REVIEW: Anthony Young Band Live at The Corner
Being assigned the task of undertaking a gig review in just a 20 minute set was always going to be difficult, but I do think of myself as being up for a challenge. More to the point, I’m always on the lookout for a reason to visit Richmond’s Corner Hotel.
It starts off well, realising that I’d forgotten my earplugs, however this is probably an advantage for the readers, as there will be an uninhibited sound entering my ears tonight.
Knowing what to expect from a musical act is always something which can minimise each experience, however in Anthony Young Band’s case, knowing what he and his band (Danny Finkelstein – drums; Tim Chambers – bass) are capable of entrusts the idea that one always has something to look forward to.
The distinctive funk overtones blast out of The Corner Hotel’s main stage from song one, as Anthony slides effortlessly in and out of falsetto vocal. The band’s versatility shines, headed by the deep drums of Finkelstein, transcending through traditional funk beats, a heavier rock vibe and a particularly unique variation on reggae stylings.
All this comes as no surprise to anybody who has come across Anthony or his band in the past. A deep-seeded influence drawn from the Red Hot Chili Peppers drives the majority of the material, which also finds its roots through Anthony Young’s vocal style, dominated by an ‘easy’ element of soul which underlies every note and every word sung. Occasionally, the influence of Anthony’s homeland across the ditch is at the forefront, with a tendency towards a bopping reggae set begins to develop.
Versatility is a virtue and a refreshing element of the Anthony Young Band. Every variant style is moulded so well into the performance, without the change ever catching anyone out, or even causing a change to the listening experience that they produce. A cohesive and professional air surrounds Young, Finkelstein and Chambers, whose talent, presence and musicianship extend far beyond their youth. The performance certainly seems to have excited the lighting tech as the venue appears to have well and truly come alive for the first time in the night.
It’s a ‘big’ sound, but certainly also a well-rounded sound, which is distinctively driven by the bottom end and lifted truly and succinctly by Anthony’s funky, up-beat guitar.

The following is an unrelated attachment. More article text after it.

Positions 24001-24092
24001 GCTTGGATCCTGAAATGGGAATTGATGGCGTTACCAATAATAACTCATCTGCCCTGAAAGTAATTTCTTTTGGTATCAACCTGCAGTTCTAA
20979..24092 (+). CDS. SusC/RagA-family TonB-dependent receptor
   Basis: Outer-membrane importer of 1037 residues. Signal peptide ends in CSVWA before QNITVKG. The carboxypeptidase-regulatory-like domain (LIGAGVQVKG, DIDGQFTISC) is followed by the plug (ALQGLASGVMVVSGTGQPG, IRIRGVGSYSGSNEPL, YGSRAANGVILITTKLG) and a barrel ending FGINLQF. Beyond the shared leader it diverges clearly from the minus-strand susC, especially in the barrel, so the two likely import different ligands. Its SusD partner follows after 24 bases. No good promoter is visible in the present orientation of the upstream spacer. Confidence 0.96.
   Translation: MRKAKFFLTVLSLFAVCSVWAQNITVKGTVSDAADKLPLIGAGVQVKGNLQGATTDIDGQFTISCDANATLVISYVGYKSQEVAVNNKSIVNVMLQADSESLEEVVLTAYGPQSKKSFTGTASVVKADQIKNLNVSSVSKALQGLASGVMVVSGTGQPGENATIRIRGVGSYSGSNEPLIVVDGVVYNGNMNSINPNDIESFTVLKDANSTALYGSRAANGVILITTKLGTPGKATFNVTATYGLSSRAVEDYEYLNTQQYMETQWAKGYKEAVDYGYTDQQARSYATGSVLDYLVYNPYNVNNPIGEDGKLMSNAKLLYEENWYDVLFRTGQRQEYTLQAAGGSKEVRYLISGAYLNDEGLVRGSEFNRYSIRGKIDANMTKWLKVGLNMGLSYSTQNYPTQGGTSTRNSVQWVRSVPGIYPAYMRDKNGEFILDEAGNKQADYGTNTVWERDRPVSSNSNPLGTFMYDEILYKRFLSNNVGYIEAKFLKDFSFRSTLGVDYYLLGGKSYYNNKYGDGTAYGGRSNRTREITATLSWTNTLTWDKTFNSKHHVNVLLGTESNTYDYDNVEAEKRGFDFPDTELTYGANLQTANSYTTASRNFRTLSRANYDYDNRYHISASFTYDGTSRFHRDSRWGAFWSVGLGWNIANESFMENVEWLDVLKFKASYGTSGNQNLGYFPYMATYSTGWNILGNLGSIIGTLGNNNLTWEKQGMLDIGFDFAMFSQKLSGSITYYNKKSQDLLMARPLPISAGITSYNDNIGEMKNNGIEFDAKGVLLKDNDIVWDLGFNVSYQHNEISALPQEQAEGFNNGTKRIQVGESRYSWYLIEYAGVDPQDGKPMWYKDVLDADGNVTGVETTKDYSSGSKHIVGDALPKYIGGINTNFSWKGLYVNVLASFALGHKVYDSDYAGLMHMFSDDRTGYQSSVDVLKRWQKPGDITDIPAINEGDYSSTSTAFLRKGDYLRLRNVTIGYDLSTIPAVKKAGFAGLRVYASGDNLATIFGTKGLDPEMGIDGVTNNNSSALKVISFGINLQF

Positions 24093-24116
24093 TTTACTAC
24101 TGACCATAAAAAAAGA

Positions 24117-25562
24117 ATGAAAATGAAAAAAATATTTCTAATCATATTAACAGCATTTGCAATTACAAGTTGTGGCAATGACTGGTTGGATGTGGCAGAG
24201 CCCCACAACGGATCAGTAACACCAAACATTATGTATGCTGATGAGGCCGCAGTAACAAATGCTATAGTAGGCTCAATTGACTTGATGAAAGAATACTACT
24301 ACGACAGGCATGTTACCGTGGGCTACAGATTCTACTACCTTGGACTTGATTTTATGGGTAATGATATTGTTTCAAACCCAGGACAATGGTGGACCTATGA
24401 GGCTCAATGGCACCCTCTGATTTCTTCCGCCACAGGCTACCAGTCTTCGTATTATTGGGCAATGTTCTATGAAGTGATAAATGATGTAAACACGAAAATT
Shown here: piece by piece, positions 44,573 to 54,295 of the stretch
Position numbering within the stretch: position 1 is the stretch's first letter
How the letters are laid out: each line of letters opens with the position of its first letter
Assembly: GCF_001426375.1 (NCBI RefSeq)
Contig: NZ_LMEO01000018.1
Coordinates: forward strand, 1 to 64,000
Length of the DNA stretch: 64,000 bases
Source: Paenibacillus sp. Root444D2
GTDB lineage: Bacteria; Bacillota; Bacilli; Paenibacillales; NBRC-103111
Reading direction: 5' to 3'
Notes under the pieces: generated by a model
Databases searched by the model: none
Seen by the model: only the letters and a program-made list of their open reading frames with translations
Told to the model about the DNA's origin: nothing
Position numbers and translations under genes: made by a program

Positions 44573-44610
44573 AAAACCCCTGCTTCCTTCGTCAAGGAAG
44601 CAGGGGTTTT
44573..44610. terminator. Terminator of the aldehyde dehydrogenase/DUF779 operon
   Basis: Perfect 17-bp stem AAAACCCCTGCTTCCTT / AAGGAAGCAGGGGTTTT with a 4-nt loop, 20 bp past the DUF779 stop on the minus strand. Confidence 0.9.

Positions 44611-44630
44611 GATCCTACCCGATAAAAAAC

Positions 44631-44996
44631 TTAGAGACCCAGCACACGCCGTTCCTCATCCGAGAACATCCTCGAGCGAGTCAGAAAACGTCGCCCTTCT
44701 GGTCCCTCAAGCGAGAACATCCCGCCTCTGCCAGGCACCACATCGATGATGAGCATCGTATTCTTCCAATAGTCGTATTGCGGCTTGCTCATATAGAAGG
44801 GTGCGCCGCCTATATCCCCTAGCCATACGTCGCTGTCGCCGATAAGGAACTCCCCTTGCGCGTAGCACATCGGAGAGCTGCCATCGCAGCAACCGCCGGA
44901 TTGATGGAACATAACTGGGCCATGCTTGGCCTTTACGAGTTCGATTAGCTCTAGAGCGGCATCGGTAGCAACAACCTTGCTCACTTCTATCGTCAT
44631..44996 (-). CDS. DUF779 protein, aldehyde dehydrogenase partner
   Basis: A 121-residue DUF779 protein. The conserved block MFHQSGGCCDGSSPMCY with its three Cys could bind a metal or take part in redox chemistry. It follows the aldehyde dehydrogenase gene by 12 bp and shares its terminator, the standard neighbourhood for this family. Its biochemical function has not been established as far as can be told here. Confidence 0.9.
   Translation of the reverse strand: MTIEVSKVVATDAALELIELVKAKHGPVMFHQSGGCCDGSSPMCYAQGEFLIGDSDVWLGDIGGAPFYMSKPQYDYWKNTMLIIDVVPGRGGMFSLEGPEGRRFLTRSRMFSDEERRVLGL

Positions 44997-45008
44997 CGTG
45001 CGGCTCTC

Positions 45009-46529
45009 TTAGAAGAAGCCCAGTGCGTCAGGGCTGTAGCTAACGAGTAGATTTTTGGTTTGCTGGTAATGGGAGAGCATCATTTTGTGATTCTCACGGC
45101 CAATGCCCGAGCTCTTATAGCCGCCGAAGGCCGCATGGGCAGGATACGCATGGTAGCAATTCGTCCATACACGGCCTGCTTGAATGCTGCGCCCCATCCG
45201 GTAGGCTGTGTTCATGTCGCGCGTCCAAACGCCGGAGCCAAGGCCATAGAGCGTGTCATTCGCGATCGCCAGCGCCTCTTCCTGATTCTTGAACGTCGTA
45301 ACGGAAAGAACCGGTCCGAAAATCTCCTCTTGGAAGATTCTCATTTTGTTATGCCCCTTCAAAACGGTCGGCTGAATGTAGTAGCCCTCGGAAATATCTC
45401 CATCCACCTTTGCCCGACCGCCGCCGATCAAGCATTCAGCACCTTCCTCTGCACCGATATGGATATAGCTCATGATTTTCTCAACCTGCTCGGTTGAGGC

I’m not afraid to say that in the past I have felt that the band may have been missing an extra element, perhaps a second guitar or even a keyboard, something to just ‘lift’ the performance a little. It is apparent to me however, that with the new direction focused more towards an island reggae vibe, and Anthony’s new electric guitar blasting through the system, it pleases me to say that I strongly believe that the void has been filled.
The views expressed in this article are the views of the author and not necessarily the views of Melting Pot.
Author DetailsJosh Forner
Josh Forner is a folk/pop songwriter from Melbourne, Australia and Virginia, USA. Forner was born in Melbourne on July 2 1988, and spent the first 18 months of his life there before moving with his parents to the town of Reston in Virginia, USA. At the age of 3, Forner and his mother returned to Melbourne, where he has stayed ever since.
Josh sings of love, primarily (wow, what a shock right?), but also on his list of ‘hot topics’ are politics, famine, poverty and - of course – landscapes: the folk writer’s favourite.
He’s played with some of Melbourne’s stalwarts including Timothy Cannon, Bridget Pross, Mr Brady, Pro Rata, Gabriel Lynch & Kyle Taylor, and has contributed two of his tracks to non-profit compilation CDs in the past.
Josh’s repertoire continues to grow. He released his first album, a 10-track LP entitled ‘Leading to Nowhere’ at The Workers Club on May 28th, 2013. Forner has since returned to the studio to begin work on a 5-track solo EP to be released by the end of 2013. Following that, he has plans for album number two in 2014.